political officials and Public servants during the 
pre-election process.  He stated that people do not 
understand the difference in these two definitions and thus 
the complaint that there is an abuse of administrative 
resources.  His fact sheet states, that according to the 
Election Code, Political Officials (those specifically listed 
are the President, Members of Parliament, Prime Minister and 
members of government of Georgia, Members of the High 
Representative Bodies of Adjara and Abkhazia and Head of 
government of the Republic of Adjara and Abkhazia, Deputy 
Ministers, members of local government, and head of the 
executive body) have a right participate in pre-election 
campaigning, while public servants of state and local 
governments do not have a right to participate in 
pre-election campaigning and/or agitation while executing 
service commitments.  Those listed as public servants are 
members of the election commission, public servants employed 
TBILISI 00003149  002 OF 002 
at the Ministry of Internal Affairs and Defense, Prosecutor's 
Office, Foreign Intelligence and Special Security Services, 
and public officials of state and local governments while 
they are carrying out duties related to their office and work 
responsibilities.  Others listed who may not participate are 
foreign citizens and organizations, and charity and religious &#x00
0A;organizations.  Additionally, pre-election activities cannot 
take place on government of sub-agency departments of 
Executive and Legislative Bodies.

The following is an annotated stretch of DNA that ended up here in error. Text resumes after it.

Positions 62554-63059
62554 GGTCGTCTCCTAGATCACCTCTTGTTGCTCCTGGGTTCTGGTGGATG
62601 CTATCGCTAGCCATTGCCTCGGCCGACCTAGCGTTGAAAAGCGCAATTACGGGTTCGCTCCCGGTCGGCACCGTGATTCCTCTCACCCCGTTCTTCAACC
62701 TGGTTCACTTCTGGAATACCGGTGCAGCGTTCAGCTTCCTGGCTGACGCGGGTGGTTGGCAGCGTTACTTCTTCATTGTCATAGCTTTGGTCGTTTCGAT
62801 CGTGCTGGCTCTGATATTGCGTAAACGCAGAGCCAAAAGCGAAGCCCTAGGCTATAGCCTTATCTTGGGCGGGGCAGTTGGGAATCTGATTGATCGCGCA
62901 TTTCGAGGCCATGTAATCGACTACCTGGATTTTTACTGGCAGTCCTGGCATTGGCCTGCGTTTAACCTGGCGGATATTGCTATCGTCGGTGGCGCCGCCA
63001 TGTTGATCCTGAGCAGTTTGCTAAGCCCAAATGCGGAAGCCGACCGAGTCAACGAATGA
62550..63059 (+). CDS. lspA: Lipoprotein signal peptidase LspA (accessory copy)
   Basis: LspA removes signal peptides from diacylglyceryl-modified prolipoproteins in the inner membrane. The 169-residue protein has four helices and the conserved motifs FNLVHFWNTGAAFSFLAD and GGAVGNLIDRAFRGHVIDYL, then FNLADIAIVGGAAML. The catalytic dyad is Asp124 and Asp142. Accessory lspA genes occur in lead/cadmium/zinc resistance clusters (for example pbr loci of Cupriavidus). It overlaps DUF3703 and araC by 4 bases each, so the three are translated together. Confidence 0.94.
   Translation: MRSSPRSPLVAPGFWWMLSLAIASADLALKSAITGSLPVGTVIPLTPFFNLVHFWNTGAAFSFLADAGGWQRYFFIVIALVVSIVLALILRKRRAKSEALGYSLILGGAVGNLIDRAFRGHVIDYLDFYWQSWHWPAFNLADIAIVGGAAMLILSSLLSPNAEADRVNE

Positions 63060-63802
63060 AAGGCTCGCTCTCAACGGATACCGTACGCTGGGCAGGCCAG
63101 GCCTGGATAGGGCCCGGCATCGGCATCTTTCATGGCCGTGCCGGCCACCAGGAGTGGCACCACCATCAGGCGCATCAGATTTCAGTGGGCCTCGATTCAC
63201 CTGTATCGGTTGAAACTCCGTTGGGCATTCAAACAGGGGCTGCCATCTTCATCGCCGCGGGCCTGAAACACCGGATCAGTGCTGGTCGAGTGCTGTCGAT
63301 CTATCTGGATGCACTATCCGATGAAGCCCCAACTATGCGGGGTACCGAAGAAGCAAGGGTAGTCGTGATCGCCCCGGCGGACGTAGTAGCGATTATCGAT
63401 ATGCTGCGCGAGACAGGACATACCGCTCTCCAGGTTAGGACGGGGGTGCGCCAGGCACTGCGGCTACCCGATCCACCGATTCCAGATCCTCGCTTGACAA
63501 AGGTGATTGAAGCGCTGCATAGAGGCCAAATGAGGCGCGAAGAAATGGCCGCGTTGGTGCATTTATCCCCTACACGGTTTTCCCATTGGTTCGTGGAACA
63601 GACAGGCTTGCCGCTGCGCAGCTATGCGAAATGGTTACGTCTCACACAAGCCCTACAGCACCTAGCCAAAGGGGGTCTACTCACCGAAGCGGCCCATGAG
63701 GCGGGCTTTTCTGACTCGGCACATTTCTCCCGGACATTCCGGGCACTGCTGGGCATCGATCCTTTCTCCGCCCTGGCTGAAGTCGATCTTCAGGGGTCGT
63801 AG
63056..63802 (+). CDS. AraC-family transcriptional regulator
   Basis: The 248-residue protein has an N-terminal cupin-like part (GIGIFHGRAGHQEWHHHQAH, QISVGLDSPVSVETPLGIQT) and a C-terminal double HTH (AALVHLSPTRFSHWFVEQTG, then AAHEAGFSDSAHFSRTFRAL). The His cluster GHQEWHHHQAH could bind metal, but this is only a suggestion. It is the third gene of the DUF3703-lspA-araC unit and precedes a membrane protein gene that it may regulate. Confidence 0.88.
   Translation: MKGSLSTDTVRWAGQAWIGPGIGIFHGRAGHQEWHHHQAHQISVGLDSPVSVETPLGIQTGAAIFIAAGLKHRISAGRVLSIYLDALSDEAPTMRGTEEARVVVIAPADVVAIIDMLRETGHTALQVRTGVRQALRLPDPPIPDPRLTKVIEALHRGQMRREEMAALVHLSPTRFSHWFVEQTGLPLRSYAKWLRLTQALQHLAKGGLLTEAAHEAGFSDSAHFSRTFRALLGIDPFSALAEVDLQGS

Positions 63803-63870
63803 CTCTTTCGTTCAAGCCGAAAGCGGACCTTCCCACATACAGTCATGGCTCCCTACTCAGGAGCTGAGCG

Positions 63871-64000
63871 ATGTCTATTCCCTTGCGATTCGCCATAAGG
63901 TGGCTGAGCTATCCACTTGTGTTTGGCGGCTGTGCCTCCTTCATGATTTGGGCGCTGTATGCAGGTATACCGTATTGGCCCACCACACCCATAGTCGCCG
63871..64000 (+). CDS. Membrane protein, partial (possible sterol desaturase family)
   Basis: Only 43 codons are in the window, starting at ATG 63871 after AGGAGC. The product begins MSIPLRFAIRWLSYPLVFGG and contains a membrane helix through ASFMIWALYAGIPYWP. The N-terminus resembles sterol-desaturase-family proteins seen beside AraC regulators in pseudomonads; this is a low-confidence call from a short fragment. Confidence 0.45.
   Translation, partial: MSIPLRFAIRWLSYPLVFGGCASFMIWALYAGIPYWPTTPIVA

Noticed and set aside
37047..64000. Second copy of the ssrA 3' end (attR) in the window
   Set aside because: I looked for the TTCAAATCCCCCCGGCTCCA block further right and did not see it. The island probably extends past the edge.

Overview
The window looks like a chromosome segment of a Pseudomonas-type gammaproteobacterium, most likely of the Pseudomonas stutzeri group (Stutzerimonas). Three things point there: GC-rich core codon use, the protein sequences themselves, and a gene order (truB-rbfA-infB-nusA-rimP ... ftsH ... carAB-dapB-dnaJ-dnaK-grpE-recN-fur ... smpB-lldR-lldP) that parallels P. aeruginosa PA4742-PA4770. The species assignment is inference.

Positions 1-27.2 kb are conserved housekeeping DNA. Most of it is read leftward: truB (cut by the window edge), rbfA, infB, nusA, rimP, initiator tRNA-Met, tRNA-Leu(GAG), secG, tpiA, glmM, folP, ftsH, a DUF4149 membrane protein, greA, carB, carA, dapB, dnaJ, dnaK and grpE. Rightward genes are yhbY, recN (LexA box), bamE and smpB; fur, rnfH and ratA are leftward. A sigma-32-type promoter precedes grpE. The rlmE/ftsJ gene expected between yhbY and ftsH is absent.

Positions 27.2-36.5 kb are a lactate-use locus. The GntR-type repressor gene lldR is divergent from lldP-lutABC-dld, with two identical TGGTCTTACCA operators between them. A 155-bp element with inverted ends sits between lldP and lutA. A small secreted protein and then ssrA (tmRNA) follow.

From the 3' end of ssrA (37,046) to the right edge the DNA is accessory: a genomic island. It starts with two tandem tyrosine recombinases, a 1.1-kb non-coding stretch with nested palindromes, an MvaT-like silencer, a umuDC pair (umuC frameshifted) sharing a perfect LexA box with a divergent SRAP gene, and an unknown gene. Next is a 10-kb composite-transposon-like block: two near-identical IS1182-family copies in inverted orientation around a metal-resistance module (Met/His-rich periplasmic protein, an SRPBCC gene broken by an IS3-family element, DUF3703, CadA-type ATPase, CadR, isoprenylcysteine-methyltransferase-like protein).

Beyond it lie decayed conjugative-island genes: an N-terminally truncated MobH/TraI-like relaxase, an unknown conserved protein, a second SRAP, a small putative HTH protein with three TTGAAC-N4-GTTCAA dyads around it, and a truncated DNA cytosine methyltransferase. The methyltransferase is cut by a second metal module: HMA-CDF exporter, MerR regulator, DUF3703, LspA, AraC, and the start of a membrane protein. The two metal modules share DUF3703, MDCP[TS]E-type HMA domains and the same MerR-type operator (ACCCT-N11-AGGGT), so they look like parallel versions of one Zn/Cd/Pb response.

Changes in the Election Code 
2.  (U)  The information below encapsulates the most recent 
amendments to the election code and Law on Referendum that 
were passed by the Parliament of Georgia in December. 
- Boundaries of Precinct Election Commission (PEC) were 
changed upon the recommendation of the Venice Commission from 
the Council of Europe.  Before each PEC included 2,000 
voters, but now will include only 1,500.  This result in a 
higher number of PECs. 
- Composition of PEC, DEC, and CEC:  The CEC is now composed 
of its chairperson and 12 members, all of whom are appointed 
for a five year term.  The chairperson and five members are 
nominated by the President and elected by the Parliament, 
while seven members are appointed by political parties.  DEC 
composition has not changed and remains without party 
representation.  DECs consist of five members selected in an 
open competition and appointed by the CEC for a five-year 
term.  The PEC composition mirrors that of the CEC with six 
members appointed by DECs and seven by parties represented in 
the CEC. 
- Additional Voters List:  Election day registration of 
voters erroneously omitted from the general voter list was 
introduced by the latest amendments and will be possible upon 
presentation of an ID and a document proving a voter's 
residency on a precinct's territory.  Those voters are 
required to put an envelope with their ballot papers in an 
additional envelope that is different in size and color from 
the ones used by regular voters, and their votes will be 
processed under special procedures. 
- Voting for Servicemen:  If servicemen wish to vote at the 
place of registration, he/she must notify the appropriate PEC 
and will be included into the general list of voters. 
- Media Coverage:  Each qualified candidate will now be 
provided 90 seconds of free airtime every three hours.  The 
public broadcaster is obliged to provide free airtime for 60 
seconds per hour for each qualified candidate. 
Plebiscite Formulation 
3.  (U)  According to the Minister of Justice the Interagency 
Task Force has agreed on the questions of the plebiscite 
which will be the following: "Do you support Georgia's 
adhesion to the North Atlantic Treaty Organization (NATO)?" 
and "Do you agree to hold the next election to the Georgian 
Parliament in Spring 2008?" With this wording, the opposition 
which favors spring elections will now be able to campaign 
easier than campaigning for "no."